It's rare we hear good news about the environment. But, while the rest of us have been squabbling over carbon emissions and climate change, Brazil has been quietly putting ideas into action. Deforestation has dropped by 75% in the last 20 years, and it is due not to one single solution, but continued campaign by Brazilian and politicians, international organisations such as Greenpeace and most of all, by the people on the ground. Moratoriums on produce such as beef and soya bean from illegally cleared land may have been the biggest driving factor, but underlying regulatory change has also been important. And by reducing deforestation, Brazil has maintained a huge carbon sink that can ameliorate carbon emissions and climate change.
The rest of the World can learn a thing or two from Brazil's recent successes in slowing deforestation. But they are not in the clear yet, and the upkeep of land registries and moratoriums is key if they are to keep to their newly turned leaf.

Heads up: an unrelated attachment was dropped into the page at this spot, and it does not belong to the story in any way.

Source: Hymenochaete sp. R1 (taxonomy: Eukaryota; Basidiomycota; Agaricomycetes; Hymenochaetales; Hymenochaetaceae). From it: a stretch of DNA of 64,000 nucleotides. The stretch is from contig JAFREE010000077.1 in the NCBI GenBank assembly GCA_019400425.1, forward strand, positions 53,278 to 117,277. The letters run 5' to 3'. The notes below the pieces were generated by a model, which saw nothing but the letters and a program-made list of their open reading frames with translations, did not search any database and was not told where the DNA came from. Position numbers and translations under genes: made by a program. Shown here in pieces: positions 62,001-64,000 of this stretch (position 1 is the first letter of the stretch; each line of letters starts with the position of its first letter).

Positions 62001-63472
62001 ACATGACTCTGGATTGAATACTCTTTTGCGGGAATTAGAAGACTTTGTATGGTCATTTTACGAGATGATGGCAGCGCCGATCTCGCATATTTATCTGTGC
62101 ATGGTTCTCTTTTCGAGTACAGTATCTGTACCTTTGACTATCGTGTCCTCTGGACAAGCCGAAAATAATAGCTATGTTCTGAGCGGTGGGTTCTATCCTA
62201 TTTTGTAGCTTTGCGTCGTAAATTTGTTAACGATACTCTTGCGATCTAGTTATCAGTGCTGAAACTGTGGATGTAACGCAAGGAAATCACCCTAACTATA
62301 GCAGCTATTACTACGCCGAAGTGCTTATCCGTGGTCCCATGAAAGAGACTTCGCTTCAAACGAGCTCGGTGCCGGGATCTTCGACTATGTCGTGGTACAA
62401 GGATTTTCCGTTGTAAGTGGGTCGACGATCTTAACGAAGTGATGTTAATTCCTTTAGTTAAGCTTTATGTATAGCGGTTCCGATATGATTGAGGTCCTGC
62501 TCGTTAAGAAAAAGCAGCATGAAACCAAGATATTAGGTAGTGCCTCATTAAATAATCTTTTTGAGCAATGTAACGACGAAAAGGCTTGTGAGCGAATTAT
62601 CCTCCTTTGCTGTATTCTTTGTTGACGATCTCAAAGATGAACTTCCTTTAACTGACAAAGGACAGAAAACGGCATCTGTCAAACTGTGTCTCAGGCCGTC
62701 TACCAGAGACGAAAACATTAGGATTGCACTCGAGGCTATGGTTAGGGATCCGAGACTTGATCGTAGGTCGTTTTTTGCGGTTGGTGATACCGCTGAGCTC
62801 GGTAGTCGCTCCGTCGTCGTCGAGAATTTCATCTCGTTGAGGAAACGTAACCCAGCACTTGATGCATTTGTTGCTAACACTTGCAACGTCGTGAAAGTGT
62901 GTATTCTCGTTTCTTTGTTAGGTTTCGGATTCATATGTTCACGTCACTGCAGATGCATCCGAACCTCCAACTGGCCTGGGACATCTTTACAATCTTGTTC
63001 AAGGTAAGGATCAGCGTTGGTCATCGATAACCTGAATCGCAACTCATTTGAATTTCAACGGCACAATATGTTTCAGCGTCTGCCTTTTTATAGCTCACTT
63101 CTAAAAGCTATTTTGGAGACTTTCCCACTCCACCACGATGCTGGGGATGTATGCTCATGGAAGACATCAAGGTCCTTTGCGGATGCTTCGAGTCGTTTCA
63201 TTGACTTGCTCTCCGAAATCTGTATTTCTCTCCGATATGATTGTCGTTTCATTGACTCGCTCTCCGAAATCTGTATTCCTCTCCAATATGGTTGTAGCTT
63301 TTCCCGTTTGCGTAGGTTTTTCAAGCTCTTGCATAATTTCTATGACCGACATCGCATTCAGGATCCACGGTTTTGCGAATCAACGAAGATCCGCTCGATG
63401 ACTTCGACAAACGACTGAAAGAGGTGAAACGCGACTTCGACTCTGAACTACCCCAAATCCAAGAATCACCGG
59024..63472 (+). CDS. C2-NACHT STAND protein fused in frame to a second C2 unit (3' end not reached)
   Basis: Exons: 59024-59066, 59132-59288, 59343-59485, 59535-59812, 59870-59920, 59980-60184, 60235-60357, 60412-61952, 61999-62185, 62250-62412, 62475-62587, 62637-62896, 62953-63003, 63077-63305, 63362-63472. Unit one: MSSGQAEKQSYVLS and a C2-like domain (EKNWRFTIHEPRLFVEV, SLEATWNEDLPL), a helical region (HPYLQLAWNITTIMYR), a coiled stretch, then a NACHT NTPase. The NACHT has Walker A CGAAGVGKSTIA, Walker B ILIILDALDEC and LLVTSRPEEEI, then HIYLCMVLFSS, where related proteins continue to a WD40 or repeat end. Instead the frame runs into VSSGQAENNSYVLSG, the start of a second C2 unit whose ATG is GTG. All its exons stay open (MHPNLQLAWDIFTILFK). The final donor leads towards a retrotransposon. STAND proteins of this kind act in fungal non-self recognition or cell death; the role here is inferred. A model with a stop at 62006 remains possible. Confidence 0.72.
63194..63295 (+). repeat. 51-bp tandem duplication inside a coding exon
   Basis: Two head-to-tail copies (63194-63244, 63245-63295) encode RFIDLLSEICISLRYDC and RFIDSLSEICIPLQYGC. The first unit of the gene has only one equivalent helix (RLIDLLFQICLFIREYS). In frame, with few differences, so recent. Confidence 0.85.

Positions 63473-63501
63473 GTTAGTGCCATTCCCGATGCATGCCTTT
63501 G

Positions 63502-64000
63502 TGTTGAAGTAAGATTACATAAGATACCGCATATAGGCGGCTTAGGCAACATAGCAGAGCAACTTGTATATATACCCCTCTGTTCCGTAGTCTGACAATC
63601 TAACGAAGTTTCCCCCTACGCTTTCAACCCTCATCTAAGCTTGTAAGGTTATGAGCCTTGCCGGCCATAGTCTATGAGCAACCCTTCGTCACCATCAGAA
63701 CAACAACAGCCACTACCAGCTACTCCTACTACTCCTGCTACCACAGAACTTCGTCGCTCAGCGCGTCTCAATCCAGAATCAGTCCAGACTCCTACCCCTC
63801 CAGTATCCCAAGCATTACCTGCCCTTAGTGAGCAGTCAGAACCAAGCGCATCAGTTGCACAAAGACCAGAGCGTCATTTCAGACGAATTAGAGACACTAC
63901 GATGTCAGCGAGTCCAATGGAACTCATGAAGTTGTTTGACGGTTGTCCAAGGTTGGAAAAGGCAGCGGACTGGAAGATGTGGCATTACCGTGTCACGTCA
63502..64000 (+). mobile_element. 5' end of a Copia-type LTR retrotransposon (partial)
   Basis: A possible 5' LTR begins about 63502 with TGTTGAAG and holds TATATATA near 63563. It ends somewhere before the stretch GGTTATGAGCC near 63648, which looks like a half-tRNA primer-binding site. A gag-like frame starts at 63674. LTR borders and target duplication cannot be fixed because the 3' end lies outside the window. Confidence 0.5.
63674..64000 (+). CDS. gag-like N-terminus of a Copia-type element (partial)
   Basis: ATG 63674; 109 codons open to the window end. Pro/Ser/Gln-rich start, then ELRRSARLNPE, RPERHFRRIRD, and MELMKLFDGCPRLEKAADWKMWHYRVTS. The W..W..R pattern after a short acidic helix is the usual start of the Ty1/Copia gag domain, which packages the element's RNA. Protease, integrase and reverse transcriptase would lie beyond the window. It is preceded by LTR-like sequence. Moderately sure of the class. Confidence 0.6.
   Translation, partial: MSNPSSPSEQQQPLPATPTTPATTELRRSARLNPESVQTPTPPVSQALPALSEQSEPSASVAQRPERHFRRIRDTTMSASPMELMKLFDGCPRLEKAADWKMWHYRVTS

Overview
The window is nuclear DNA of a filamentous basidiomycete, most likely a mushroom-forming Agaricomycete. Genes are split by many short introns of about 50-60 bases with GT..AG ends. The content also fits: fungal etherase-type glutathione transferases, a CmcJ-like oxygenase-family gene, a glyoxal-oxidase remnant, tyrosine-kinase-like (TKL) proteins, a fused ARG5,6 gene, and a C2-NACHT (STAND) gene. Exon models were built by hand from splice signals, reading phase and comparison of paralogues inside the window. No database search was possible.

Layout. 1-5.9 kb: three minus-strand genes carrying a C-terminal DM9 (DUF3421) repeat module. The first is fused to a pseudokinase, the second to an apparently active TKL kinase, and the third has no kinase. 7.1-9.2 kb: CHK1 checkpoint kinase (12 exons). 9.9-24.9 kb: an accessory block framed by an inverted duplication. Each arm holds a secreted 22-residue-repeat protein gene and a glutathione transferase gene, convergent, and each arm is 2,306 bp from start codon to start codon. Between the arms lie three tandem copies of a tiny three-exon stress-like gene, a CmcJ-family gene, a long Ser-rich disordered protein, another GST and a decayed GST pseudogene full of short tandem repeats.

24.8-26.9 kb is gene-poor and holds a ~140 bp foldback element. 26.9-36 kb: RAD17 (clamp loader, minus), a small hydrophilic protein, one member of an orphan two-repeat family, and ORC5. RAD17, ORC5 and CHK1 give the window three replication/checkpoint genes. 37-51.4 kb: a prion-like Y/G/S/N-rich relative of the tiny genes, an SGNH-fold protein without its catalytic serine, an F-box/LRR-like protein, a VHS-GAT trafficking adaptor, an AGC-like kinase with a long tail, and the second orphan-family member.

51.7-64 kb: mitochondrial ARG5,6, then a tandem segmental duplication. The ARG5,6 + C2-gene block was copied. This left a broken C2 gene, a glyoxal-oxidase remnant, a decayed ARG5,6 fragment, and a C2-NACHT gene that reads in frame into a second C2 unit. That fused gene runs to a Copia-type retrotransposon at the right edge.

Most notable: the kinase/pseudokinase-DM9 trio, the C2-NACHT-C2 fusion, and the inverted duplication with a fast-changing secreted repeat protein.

Over the past decade, while the world has been busy haggling over future commitments to reduce greenhouse-gas emissions, Brazil has lowered its carbon dioxide output more than any other country through a historic effort to slow forest loss. The deforestation rate here last year was roughly 75% below the average for 1996 to 2005 — just shy of Brazil's pledge to achieve an 80% reduction by 2020. The country has managed this feat while increasing the amount of food it produces, much of it for export to a growing and hungry world.